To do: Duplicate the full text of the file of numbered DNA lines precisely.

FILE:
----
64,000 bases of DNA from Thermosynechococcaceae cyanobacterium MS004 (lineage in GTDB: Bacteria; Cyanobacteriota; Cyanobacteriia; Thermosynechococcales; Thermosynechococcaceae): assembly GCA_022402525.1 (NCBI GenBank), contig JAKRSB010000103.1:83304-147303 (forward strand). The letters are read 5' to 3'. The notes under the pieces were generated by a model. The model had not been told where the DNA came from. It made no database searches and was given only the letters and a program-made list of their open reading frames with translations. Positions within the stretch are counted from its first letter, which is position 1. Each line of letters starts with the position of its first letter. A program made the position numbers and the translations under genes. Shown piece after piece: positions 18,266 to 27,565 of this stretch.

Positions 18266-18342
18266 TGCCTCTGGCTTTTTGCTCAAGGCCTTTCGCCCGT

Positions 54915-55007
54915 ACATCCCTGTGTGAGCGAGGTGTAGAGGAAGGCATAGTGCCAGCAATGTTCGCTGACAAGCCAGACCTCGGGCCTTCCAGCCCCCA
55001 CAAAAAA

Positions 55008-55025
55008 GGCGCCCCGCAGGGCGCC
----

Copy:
64,000 bases of DNA from Thermosynechococcaceae cyanobacterium MS004 (lineage in GTDB: Bacteria; Cyanobacteriota; Cyanobacteriia; Thermosynechococcales; Thermosynechococcaceae): assembly GCA_022402525.1 (NCBI GenBank), contig JAKRSB010000103.1:83304-147303 (forward strand). The letters are read 5' to 3'. The notes under the pieces were generated by a model. The model had not been told where the DNA came from. It made no database searches and was given only the letters and a program-made list of their open reading frames with translations. Positions within the stretch are counted from its first letter, which is position 1. Each line of letters starts with the position of its first letter. A program made the position numbers and the translations under genes. Shown piece after piece: positions 18,266 to 27,565 of this stretch.

Positions 18266-18342
18266 TGCCTCTGGCTTTTTGCTCAAGGCCTTTCGCCCGT

Positions 54915-55007
54915 ACATCCCTGTGTGAGCGAGGTGTAGAGGAAGGCATAGTGCCAGCAATGTTCGCTGACAAGCCAGACCTCGGGCCTTCCAGCCCCCA
55001 CAAAAAA

Positions 55008-55025
55008 GGCGCCCCGCAGGGCGCC